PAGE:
Feeling a lot better today, I was able to get up early for a visit from a BT contracted engineer. I have to report an improvement in BT’s service. Despite the wait for an appointment for someone to check the Youview box, Spencer, the specialist, arrived on time, carrying a new box in case of necessity. In the event the problem was not in the box itself, but in one of the cables supplied with it. It was replaced and all is now working. The engineer used a tablet for the multitude of ‘paperwork’. This required three signatures from me, all to be made with my fingertip on the screens. All I could produce were disjointed, widely different, squiggles bearing scarcely any resemblance to anyone’s monicker, let alone mine. This is apparently quite normal.

Yesterday BT, the provider with the most complaints, bought EE, the one with the least. Maybe the new acquisition has worked a little magic.

Much as I have been drawn to venture out in the glorious sunny, yet cold, weather I have seen through the windows this week, I am still not up to it, so I undertook more scanning, this time moving forward a couple of decades to an event covered by Chris on 2nd July 1987. Having looked for one of Elizabeth’s ‘through the ages’ series, I discovered that number 69 was from Chris’s series: Derrick in bath of porridge 2.7.87

As I have a portfolio of 37 prints my brother gave me after the event, I scanned a selection for this post. You may well ask where I am and what I am doing there. Well, I am in a side-street just off Oxford Street in Central London. So close were we to the main thoroughfare that the watchers in the window must have been in an outlet in Oxford Street.Sponsored porridge bath 2.7.87Filling the bath 2.7.87Bath full 2.7.87

During the morning notices fixed to the bath announced the event and the charity, Westminster Mencap, of which I was a Committee Member, for which donations were sought.

Volunteers poured in the various ingredients and stirred them into the consistency of porridge. It was a pleasantly warm viscous mixture into which the chosen victims lowered themselves for their allotted stints.

Two slang words for a prison sentence are in fact ‘stir’ and ‘porridge’, which fact you may or may not find interesting.Medic 2.7.87Derrick 2.7.87 2

Most people dressed down for the performance. It was Chris’s brilliant idea that I should approach Moss Bros to ask them to donate an ex-hire morning suit, complete with topper, for the event. I therefore dressed up.

Jane Reynolds 2.7.87Derrick and Jane Reynolds in bath of porridge 2.7.87

The system was two in a bath for, as far as I remember, each ten minute period. My companion was Jane Reynolds, the then Director of the Association. That wasn’t particularly arduous, now was it?

Tubs of rather colder water were provided for a clean up afterwards. There was no shirking that.Derrick 2.7.87Fiona 2.7.87

Finally, Fiona was on hand with a collecting box, hopefully relieving spectators of the money they had saved in the Selfridges sale on the other side of Oxford Street.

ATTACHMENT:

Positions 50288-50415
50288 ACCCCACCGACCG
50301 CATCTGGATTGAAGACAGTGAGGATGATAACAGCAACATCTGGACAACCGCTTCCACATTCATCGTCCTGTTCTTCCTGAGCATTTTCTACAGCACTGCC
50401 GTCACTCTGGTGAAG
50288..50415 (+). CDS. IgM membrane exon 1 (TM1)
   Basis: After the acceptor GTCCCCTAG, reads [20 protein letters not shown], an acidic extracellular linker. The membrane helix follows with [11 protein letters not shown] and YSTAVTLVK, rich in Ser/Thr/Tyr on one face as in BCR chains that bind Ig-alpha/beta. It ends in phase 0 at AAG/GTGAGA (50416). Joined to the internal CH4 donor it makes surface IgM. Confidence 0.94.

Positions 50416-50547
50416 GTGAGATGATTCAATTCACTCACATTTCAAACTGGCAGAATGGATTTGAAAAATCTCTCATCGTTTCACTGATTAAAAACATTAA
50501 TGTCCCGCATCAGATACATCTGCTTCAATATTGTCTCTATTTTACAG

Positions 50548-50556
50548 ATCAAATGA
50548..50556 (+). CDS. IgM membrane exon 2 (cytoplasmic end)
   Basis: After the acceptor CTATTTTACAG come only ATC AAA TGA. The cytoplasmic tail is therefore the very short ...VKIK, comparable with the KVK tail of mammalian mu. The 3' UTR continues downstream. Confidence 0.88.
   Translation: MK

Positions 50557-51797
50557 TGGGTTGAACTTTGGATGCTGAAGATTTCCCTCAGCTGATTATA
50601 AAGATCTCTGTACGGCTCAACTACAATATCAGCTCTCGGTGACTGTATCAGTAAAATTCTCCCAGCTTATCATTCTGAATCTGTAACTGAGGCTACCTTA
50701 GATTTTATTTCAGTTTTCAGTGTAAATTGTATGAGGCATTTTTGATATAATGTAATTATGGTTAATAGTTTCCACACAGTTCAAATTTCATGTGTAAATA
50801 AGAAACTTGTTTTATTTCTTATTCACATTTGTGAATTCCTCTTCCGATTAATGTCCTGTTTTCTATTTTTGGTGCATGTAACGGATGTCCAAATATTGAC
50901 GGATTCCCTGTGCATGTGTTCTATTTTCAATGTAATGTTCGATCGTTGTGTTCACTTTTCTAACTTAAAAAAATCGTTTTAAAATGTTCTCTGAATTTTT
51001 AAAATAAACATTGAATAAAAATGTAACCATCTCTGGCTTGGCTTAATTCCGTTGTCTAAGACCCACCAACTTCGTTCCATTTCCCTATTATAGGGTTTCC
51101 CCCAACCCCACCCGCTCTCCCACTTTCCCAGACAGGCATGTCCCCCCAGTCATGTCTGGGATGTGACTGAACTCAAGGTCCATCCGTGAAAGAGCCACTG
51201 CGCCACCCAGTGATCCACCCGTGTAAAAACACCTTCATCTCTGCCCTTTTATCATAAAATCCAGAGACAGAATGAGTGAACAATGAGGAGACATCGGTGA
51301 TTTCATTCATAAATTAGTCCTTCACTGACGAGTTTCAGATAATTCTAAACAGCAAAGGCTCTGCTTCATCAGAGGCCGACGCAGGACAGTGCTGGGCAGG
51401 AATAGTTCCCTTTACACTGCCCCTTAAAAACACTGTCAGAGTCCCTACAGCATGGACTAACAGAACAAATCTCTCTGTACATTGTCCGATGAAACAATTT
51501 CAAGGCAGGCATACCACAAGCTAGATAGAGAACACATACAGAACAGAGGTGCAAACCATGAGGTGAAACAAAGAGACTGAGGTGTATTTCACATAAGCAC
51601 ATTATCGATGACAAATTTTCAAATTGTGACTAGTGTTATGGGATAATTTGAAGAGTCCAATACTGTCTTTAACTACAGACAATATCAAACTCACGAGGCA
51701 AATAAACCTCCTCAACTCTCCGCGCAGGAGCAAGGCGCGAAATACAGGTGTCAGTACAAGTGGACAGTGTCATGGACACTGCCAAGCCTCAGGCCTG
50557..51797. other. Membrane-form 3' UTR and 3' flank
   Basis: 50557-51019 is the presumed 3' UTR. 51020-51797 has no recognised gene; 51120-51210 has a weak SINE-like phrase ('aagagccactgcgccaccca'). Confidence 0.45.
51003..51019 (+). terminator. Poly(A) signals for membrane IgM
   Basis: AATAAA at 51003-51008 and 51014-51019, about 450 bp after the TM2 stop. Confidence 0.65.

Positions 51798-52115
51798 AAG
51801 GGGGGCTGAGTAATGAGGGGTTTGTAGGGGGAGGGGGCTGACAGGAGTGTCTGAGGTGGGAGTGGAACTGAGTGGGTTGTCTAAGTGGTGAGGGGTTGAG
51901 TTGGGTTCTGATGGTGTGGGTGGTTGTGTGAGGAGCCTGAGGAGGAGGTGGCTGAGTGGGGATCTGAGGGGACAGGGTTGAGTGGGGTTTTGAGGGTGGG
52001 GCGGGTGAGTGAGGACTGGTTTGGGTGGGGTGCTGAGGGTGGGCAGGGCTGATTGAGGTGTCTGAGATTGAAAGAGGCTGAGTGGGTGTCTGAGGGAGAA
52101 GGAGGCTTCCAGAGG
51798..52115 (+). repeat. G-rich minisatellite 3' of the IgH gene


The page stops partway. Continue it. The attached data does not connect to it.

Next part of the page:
Fish, chips, and peas from the freezer was what we enjoyed for dinner this evening. We then watched the opening match of this year’s Six Nations rugby tournament. This was England v. Wales at Cardiff. England won 21 – 16.

Porridge In The Bedroom

Soon after midday Jackie drove me from a waterlogged Hampshire to a dry Morden.  I then walked to Jessops in Wimbledon and back.  I still needed advice on how many shots I had left on my Scandisk memory card.  Discovering the fault in my camera in Hedge End Jessops had diverted my attention from the reason I had gone there in the first place.  Being told I still had more than 2,500 left was the first bit of good news.  The second was my good fortune in having chosen to go to Wimbledon rather than Colliers Wood.  Having decided to give the mud of Morden Hall Park a miss after my exploits earlier in the week, especially as I still haven’t bought any wellies, I was amazed to learn that that branch closed down last week on account of escalating rents.  I had been saved a wasted journey.

The streets are beginning to be carpeted by autumn leaves.  My route is festooned with estate agents boards, one of which is that of Hawes and Company, which put me in mind of the owner of the maisonette in Stanton Road in which my parents raised five children.  Hawes was the agent to whom Mum paid the weekly rent for our home.  The owner, Mr. Gabouli, was an Italian immigrant who carried out all the maintenance himself.  To me, a child in the 1940s, he seemed very elderly, but I don’t suppose he was anything like my current age.  He wore a knitted jumper full of holes and seemed to have paint everywhere which would never come off.  His specs were held together with masking tape.  The lenses were speckled with so much pigment and plaster I wondered how he could see anything through them.  One day he mislaid them and we had to search them out among his tools and paintbrushes.  All this was made a little more complicated by his accent which was so strong that we couldn’t understand what he said.

Only once in the sixteen years we lived there, was the place decorated throughout.  It seemed to take forever.  I’m not sure whether our landlord brought in helpers for this job, which in reality was probably completed fairly quickly.  Chris and I shared a small bedroom containing bunk beds at the time.  My memory suggests that we all camped in there for a while.  Was cooking somehow done in there, or was it done in the kitchen and carried through?  I’m not sure now, but I expect when Mum reads this she will clarify the situation.  I do remember a saucepan of creamy, steaming porridge consumed around my bed.

We finished the day with a fine salad accompanied by Wickham Vintage Selection 2010.